Disability: Doctor assumed woman using wheelchair did not have sex

Wheelchair user Kat Watkins has said a doctor assumed she was not having sex because of her disability.

The 37-year-old from Swansea said she had also been told she was "a very odd shape" by the consultant while having a smear test.

She is one of more than 30 adults who told BBC Wales Live they had faced barriers to healthcare because of their disabilities.

The Welsh government said it was "very disappointing" to hear these stories.

Due to her condition, osteogenesis imperfecta - which creates brittle bones - Ms Watkins said gaining proper healthcare is almost impossible.

She said she now avoided seeking medical attention because of her "traumatic" past experiences.

"I've been fighting for the last 37 years to get through barriers and they're still there. So for me they're more than just barriers, it is a constant battle," she said.

Ms Watkins described the smear test, saying the consultant had recommended cancelling them in the future as she was not sexually active at the time.

"He was making the assumption that I wasn't having sex because I'm a disabled person," she said.

Despite telling staff the best way to position her body, she said they had also treated her like a "textbook example", rather than as an individual.

It meant she had to revisit several times until they were able to obtain a result.

During another visit to hospital she said she felt she was not listened to or believed by staff when she told them she had broken several bones in her leg - it was later confirmed that it was broken in five places.

"I got a letter back to say the doctor had done everything correctly and they couldn't see any problems," she said.

"I was heartbroken, I was completely dismissed - all my feelings were dismissed."

Swansea Bay health board said it could not comment on individual cases but it would be happy to discuss Ms Watkins's concerns with her.

'I was failed completely'

Michelle Penny has never had a smear test due to lack of access and, like Ms Watkins, she feels failed by the healthcare system.

"I just hope and pray that nothing is going wrong, I'm crossing my fingers and hoping for the best," said the 39-year-old.

She has been left almost bedbound by Myalgic encephalomyelitis and struggles to leave home to attend medical appointments.

"Everyone needs healthcare of some type, but if you can't get to them then you're failed completely," she said.

Ms Penny has not seen a GP in around six years, and has routine asthma appointments over the phone - but says it is not satisfactory.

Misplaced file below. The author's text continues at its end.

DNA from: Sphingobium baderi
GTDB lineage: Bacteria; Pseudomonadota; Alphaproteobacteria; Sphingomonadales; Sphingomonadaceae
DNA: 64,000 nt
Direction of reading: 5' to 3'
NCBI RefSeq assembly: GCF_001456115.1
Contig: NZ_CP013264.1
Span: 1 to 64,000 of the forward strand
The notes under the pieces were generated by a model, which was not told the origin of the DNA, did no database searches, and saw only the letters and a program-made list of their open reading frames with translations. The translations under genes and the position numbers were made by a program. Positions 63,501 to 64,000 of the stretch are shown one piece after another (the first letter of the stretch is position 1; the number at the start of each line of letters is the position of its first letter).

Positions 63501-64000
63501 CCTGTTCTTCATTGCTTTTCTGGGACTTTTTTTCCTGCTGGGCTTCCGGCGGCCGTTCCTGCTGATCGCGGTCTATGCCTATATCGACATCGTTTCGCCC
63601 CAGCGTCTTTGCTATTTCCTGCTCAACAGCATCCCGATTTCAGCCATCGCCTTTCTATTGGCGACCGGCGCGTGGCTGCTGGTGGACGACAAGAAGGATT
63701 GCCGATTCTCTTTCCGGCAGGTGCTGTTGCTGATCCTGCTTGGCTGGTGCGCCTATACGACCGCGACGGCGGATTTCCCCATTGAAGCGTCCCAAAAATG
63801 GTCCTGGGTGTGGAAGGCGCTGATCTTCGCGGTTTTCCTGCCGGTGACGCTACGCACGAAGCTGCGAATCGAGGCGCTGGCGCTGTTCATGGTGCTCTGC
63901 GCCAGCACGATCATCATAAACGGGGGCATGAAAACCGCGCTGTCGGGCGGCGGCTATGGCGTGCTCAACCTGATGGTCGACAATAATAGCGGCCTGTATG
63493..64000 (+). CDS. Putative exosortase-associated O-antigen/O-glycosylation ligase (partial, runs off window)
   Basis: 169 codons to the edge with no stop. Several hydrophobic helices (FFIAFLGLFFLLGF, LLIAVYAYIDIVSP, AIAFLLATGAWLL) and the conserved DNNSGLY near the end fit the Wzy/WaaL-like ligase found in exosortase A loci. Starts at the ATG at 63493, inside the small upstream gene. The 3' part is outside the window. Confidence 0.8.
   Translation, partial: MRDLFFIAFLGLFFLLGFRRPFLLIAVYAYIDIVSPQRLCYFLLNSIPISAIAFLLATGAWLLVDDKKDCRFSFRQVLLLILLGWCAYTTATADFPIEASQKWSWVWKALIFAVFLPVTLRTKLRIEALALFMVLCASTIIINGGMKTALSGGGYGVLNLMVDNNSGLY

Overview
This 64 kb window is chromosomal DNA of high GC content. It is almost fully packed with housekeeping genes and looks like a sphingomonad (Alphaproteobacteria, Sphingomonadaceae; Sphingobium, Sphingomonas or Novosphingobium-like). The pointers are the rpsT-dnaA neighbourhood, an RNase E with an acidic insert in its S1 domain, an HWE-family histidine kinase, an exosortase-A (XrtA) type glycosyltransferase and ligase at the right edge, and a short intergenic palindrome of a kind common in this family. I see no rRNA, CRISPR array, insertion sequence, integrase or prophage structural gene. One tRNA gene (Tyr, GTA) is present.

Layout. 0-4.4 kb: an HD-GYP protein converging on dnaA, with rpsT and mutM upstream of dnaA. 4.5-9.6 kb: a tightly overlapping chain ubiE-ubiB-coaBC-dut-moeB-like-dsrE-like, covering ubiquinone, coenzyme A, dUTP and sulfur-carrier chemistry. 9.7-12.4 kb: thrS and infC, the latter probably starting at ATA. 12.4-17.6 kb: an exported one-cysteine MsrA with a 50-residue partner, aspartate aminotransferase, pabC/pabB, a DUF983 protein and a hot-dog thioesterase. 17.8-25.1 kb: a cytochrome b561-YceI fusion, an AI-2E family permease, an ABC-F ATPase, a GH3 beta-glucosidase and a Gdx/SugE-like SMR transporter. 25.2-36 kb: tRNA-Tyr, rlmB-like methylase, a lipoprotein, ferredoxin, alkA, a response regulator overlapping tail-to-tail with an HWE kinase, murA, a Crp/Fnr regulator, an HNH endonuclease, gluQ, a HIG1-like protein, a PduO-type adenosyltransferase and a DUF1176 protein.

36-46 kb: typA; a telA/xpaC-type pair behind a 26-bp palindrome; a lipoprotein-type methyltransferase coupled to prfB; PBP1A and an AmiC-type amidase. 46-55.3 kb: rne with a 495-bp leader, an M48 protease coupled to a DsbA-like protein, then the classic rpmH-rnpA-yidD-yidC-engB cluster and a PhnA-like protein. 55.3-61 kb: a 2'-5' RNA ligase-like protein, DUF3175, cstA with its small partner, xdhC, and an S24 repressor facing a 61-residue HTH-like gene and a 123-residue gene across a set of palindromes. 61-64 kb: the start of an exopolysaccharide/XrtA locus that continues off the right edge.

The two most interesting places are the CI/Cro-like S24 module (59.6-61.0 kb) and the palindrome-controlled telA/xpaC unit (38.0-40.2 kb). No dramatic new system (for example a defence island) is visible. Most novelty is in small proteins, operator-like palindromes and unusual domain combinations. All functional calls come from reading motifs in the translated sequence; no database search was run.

"You could tell them anything they'd have to believe you because they can't see you," she added.

She has backed calls for at-home tests to detect for HPV, which are currently undergoing a trial in England.

Alex Harrison
Alex Harrison believes disabled people should lead change [BBC]

Other examples people shared with Wales Live include:

  • A man said that, during a fit he could not control, he heard staff say he was doing it on purpose

  • A woman said a lack of ways to contact her surgery put her off contacting them after it recently took 339 attempts to get through on the phoneline

  • A deaf woman claimed she had had her BSL interpreters cancelled by a hospital, as they had seen her speak and so assumed she could lip-read

  • A woman said private tests had confirmed that new symptoms were not a part of her existing disability after NHS doctors insisted that they were

Alex Harrison, disability equality officer at Disability Wales, said that many people who had "battles" with healthcare simply disengaged from it.

"As a result they say they have new impairments or conditions have worsened," she said.

Wales has the highest proportion of disabled people in the UK at 26%, according to the organisation, and Ms Harrison said communication was a common barrier many might face to healthcare services.

"Many feel like they've just been ignored or are too much work to engage with," she said.

"We hear so much that people are just waiting and waiting for contact and then it never coming."

She believes disability equality training, "delivered by a disabled person", and more opportunity for feedback are needed to create change.

A Welsh government spokesperson said: "It's very disappointing to hear these stories and we expect people with disabilities to be listened to and treated respectfully when they access NHS services.

"Our Disability Rights Taskforce is working with disabled people and organisations to make recommendations to improve the lives of disabled people in Wales."